fire station

Kenner fire station

Ignoring the last-minute objections of some residents and at least one City Council member, Kenner has completed the $1.5 million purchase of a vacant lot just off Loyola Drive for a new fire station.

The station will replace Fire Station 38, which will be demolished to clear the way for the widening of Loyola to ease the flow of traffic to the new Louis Armstrong International Airport terminal.

The purchase price was approved by the council in November, but in recent weeks a residents group and one council member tried to get the city to tap the breaks on the deal, arguing that the price was too high and other locations could be more suitable. However, an effort to call a special council meeting on the issue failed to garner the requisite support.

The new station will be about three blocks north of the old one, between Clemson and Duke drives. 

Kenner Mayor Ben Zahn, in a statement issued after the closing of the purchase, batted aside the objections from Councilman Gregory Carroll and the group Citizens for a Better Kenner.

He noted that the city is using state and federal money to pay for the land. 

"Despite the fact that no Kenner dollars are going into this project, this particular group objected to investing this amount of money in a low-income area," Zahn said, “but that is precisely where we need to invest dollars to spur economic development.”

Carroll, however, said the council had not done its due diligence when it approved the purchase. "We as a council should have done a better job of vetting this," he said.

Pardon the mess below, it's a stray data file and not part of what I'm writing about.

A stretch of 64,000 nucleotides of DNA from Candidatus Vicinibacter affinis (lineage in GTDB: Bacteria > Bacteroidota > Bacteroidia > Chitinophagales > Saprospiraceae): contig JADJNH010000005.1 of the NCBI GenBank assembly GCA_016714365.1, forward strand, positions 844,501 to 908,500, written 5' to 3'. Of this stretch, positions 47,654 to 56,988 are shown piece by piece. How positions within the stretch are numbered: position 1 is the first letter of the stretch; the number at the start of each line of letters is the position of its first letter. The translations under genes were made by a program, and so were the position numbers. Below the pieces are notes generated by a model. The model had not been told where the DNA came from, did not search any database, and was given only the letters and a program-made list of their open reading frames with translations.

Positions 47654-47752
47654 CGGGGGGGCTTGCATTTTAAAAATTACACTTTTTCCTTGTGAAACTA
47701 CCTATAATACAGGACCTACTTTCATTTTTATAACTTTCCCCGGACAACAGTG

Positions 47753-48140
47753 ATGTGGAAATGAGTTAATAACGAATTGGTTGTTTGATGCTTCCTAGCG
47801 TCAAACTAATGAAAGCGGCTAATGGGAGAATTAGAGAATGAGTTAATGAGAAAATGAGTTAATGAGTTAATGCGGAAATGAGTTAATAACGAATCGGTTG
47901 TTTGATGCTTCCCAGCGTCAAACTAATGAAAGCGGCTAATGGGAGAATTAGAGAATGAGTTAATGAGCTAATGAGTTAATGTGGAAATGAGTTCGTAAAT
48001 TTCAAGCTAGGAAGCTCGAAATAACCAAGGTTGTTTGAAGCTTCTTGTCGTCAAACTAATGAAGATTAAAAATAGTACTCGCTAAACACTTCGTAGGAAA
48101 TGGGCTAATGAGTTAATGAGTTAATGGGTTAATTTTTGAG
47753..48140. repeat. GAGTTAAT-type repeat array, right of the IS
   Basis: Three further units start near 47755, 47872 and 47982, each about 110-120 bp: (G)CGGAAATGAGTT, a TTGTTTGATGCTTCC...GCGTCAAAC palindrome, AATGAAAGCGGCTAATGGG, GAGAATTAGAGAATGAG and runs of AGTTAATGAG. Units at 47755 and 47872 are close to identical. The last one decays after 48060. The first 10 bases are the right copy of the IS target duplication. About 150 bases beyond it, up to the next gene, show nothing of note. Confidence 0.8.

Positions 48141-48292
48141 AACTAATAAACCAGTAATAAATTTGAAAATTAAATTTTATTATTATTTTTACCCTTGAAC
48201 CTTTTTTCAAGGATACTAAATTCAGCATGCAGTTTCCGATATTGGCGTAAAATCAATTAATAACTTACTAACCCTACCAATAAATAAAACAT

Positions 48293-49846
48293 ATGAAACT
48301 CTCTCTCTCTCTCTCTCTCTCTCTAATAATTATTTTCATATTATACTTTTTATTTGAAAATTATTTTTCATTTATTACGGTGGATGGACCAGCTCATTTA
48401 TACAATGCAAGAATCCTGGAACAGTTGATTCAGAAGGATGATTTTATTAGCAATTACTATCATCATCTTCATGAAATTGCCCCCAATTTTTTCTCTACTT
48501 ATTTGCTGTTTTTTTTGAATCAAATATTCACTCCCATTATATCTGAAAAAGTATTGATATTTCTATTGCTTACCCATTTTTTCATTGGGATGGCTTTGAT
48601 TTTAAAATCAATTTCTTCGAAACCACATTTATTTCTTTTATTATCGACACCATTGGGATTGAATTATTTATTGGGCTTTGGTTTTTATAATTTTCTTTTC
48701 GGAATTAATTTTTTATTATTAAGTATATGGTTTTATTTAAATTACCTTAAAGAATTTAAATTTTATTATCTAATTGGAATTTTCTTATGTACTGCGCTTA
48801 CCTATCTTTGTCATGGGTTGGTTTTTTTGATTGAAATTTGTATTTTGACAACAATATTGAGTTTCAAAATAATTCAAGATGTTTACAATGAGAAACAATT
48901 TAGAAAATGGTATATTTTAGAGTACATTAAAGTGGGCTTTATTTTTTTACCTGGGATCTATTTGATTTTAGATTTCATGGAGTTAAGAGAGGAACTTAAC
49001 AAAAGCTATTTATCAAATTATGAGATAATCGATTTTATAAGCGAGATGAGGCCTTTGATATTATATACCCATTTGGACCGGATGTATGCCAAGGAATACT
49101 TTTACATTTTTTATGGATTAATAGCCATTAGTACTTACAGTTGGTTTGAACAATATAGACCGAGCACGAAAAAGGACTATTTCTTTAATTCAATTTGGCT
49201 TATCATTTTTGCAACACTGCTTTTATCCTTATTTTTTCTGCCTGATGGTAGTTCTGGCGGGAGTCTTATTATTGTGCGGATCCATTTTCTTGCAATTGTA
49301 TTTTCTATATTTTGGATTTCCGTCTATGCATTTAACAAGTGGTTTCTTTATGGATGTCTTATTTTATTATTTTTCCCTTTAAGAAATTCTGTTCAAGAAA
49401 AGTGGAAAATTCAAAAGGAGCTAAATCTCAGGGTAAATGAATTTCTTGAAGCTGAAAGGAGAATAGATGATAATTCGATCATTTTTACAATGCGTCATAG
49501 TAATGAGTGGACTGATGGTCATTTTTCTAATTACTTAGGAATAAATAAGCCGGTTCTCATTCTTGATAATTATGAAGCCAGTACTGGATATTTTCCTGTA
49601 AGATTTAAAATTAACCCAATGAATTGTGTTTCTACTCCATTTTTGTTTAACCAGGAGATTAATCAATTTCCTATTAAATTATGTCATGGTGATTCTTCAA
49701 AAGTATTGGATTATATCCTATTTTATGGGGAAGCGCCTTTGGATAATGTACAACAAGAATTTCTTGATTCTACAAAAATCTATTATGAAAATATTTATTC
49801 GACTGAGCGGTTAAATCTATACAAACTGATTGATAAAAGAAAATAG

Richard Brown, one of the leaders of Citizens for a Better Kenner, said the city put too much stock in high appraisals of the property's value. One appraisal, he noted, said the lot was worth $667,000, far less than the city paid. 

"We believe the city has agreed to pay too much for the property," Brown said. 

Other locations, such as a site with frontage on Loyola or one adjacent to the city police complex between Veterans Memorial Boulevard and the Interstate 10 service road, would have been better, he said.

Zahn disagreed, saying those locations have limitations that made them untenable. He added that the purchase was an opportunity for the city to use federal and state dollars to improve the city.

The purchase was part of a deal with the state to pay for the relocation of Fire Station 38, which sits in the Loyola Drive neutral ground just north of Veterans. That space is needed for interim improvements to Loyola in anticipation of the new airport terminal opening in the spring.

That road widening will be superseded by a new flyover ramp expected to be completed in the next five years.

The state and the city haggled for months over how much the state would pay to relocate the fire station, recently agreeing on $3.46 million to help the city buy the land, build a new station and rent an interim space for the firefighters.

According to the agreement, the city's firefighters were to be out of the old station by Thursday.

Follow Faimon A. Roberts III on Twitter, @faimon.